Over the last few days, D and I have been working on the house, primarily getting the kitchen in order as that's where the most activity tends to happen while we're home. (As I'm typing this, I have a roasted red pepper sauce reducing on the stove for the next hour.) We cleared out the last of the kitchen items from our apartment and brought them back last night, so we're ready to fit my things in the remaining space once they arrive in a few weeks. And in probably four more car trips, we'll have the apartment totally empty.
The next project we're contemplating is painting our new place. The walls have seen some better days, and at the moment, every single room is the same color -- beige, as in the exact shade that comes in the Crayola box -- with the exception of the two extra bedrooms, which are Wal-Mart blue and Pepto-Bismol pink. Needless to say, we're eager to change this.
We found some neat websites that allow you to "paint" virtual spaces (generic images of kitchens, living rooms, bedrooms, bathrooms) with different colors so you can try out their effects. Basically, you just click and drag colors from a virtual palette -- nicely organized into reds, greens, yellows, etc., for easy reference -- into the scene provided. It's like a high-tech version of paint by numbers.
One program we tried even gives you the RGB values so you can reproduce the colors in any graphics program on a computer. So, armed with the numbers, I mocked up my own electronic paint chips to test around the house. The colors won't be identical to what comes out of the cans, but at least I can hold up my monitor against the comforter on our bed and say "Maybe?" -- or "Not even close."
What's a little baffling is how deceptive color is in small scale. What looks great painted on a virtual room -- covering the walls in their entirety, mind you, but limited to an image no more than 6" by 6" -- immediately looks overwhelming once you try to envision it in a full-size space. So I keep finding colors I think I love but then as soon as I test them out in human dimensions, I realize they're too intense. I think I've figured out a strategy, though: examine the color that looks good in miniature and then go to the section of the virtual palette categorized as "whites." The shades here are actually tinted (subtly) in hues that are like super-diluted versions of the colors from other parts of the palette. So far, I've been able to find the large-scale equivalents of what I've been testing online.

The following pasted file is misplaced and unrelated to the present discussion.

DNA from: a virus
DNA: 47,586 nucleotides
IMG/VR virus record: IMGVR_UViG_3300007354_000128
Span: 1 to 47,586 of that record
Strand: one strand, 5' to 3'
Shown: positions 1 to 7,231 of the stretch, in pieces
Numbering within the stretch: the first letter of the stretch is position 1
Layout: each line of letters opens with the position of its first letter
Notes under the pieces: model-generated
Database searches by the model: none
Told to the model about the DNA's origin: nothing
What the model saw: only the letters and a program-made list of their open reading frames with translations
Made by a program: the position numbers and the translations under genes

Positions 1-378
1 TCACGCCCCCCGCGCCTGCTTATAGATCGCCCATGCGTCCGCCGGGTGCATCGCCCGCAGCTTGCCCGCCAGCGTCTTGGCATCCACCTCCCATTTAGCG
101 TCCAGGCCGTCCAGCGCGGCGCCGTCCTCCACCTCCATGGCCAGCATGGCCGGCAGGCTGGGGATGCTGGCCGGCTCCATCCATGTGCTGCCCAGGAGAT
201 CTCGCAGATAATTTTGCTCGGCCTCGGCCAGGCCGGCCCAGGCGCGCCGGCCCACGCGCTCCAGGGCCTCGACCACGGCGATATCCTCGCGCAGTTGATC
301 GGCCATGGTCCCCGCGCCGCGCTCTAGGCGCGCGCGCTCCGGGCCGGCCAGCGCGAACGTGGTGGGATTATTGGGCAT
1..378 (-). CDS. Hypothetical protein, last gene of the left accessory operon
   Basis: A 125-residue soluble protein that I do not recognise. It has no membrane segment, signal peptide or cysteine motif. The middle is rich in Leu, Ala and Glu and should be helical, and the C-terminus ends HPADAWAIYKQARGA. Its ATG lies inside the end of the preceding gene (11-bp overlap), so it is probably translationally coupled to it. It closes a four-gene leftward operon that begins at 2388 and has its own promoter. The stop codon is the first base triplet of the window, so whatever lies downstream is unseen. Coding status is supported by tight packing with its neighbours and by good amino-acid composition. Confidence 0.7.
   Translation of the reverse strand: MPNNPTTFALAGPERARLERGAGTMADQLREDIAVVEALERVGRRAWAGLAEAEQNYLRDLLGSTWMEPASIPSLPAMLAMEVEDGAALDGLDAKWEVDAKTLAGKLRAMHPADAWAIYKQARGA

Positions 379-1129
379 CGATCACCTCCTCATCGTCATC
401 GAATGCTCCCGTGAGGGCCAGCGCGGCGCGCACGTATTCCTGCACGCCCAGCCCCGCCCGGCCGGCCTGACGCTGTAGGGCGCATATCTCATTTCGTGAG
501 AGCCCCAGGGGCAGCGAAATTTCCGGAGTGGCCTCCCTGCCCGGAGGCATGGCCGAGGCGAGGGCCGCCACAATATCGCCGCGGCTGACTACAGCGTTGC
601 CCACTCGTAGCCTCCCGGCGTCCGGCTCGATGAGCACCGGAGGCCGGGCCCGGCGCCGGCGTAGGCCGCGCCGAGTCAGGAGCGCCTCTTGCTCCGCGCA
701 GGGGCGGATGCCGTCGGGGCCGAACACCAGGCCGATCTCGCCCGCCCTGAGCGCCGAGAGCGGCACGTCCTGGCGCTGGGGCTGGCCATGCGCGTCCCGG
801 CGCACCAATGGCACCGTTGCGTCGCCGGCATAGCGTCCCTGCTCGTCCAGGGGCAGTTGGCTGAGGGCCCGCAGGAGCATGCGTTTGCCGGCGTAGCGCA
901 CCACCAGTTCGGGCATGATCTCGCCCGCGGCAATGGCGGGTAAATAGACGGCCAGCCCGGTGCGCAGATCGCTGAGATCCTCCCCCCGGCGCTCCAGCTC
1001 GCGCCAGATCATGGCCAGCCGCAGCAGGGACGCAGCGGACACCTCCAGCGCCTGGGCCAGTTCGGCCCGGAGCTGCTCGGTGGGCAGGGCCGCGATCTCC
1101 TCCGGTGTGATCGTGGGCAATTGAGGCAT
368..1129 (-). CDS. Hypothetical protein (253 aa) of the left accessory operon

For the master bedroom:
The top row is what looked good in the virtual room. The bottom row contains options we might actually use. We have no headboard yet, so the only thing to worry about is the bed linens, which can be seen in the second picture from this post. Pretty?
And then for the kitchen and guest bedroom:
Again, the top row was good in miniature; the bottom row is what may work out in real life. I'm particularly leaning toward something close to the color at bottom right. The kitchen has warm woods for the cabinets, a slate tile floor with hints of green in it, and granite counters in a mainly flax color with veins of espresso, burgundy, and dark moss. The guest bedroom will have the red and gold comforter D's been using while I've been gone, which can be seen in this post.
Lastly, for the library, since it's a small room, we're thinking we'll be bold and try the green at the center of the top row in the palette above. Most of the furniture in that space will be white, and there will be throw pillows in mocha and pale pink.
The living room is proving to be more difficult to envision since its walls have the most square footage, transitioning into a stairway and two separate halls. D is also still deliberating on what color he wants for his office. More news as we narrow down our ideas! And certainly news when we actually get started painting. That won't happen for a while because of all our summer goings-on, but come September ...
Atlantic Center For the Arts
16 hours ago